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the consequences of interference in the 2018 election, but i know you can't tell me that. >> actually i can tell you that. >> you want to share that with me? >> no, senator, i can tell you that because the president has disclosed that. the president disclosed what he said to vladimir putin about russian interference in our elections. he said that he is confident that as a result of that conversation, vladimir understands that it won't be tolerated. >> i wish he had said that in public in helsinki. senator graham and i and others are working on a new bill to hold russia accountable. given that you assert the administration is tough on russia, will you commit to working with us on a new russia sanctions bill? >> yes, sir. >> thank you. north korea, when you last appeared, i asked you a series of critical questions about what's our policy in north korea and to your credit i must say that i largely agreed with what our goals are. now i want to ask you, since we haven't heard anything, not a classified briefing, not anything as relates to north korea, did north korea agree with our definition of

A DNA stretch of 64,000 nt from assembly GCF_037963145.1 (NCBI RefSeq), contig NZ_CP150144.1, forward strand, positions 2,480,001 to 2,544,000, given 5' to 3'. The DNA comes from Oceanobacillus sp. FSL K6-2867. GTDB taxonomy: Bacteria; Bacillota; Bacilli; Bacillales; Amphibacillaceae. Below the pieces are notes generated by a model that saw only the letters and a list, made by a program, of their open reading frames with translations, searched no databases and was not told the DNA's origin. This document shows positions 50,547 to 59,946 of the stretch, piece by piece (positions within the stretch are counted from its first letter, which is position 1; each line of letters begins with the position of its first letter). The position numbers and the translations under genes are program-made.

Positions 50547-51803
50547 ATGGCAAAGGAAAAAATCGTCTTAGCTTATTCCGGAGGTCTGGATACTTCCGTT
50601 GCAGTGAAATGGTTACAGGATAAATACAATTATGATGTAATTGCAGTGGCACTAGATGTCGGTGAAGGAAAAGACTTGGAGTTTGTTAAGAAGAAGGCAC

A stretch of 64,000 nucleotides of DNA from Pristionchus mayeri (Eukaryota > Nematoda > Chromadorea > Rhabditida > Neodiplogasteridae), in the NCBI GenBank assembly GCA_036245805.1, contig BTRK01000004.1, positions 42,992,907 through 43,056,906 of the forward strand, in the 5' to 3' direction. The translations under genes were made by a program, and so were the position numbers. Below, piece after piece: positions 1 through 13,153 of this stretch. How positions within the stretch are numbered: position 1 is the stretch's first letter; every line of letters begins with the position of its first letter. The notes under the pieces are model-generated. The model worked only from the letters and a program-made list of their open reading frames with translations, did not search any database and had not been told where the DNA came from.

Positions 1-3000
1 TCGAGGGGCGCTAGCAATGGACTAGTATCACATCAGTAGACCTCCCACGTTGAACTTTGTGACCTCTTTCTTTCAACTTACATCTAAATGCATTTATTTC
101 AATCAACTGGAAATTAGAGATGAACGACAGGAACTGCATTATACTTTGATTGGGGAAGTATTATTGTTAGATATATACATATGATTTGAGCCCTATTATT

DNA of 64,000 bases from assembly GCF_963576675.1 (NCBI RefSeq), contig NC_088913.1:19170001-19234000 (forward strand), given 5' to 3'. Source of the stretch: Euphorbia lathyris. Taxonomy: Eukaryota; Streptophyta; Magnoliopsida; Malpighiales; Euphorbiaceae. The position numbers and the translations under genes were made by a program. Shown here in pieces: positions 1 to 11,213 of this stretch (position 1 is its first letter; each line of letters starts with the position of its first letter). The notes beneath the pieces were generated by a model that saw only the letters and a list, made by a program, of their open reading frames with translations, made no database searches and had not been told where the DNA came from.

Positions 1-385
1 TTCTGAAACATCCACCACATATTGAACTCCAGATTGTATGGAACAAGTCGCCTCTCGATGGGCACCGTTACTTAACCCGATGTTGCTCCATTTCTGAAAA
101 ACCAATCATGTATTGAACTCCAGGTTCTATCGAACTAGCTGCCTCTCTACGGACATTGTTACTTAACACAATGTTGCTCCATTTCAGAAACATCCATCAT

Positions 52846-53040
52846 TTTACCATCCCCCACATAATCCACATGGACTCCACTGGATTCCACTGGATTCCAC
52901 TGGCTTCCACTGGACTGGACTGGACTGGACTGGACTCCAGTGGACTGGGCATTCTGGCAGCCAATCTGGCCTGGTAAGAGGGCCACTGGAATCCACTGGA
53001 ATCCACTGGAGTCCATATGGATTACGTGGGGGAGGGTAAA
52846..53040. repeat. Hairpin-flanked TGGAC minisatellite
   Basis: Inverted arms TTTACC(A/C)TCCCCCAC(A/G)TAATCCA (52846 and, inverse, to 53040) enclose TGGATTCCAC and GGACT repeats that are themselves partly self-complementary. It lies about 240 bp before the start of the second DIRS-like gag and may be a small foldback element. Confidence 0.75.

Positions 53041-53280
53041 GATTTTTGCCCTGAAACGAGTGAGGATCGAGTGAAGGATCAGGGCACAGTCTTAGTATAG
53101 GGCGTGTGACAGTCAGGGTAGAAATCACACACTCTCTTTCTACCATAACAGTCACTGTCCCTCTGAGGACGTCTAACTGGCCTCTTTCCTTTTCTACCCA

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denuclearization, meaning the dismantlement, removal of all nuclear weapons, facilities, technology and material from north korea? >> i think i can answer your question but let me begin by saying i'm engaged in a complex negotiation with the north koreans so i don't intend in this public setting to share the details of every conversation that took place in those. but i will attempt to answer your questions without disclosing the contents of the negotiation. i am very confident that the north koreans understand our definition of denuclearization, a very broad one, that it goes from infrastructure, nuclear warheads through chemical biological weapons -- >> we understand it because you laid it for the record. have they agreed with you -- >> i believe they thoroughly understand it. >> they understand it but they didn't agree. did they agree toen end the enrichment -- >> i would welcome the chance to respond to your questions. >> it's a simple yes or no. >> i think it would be most imlum nating.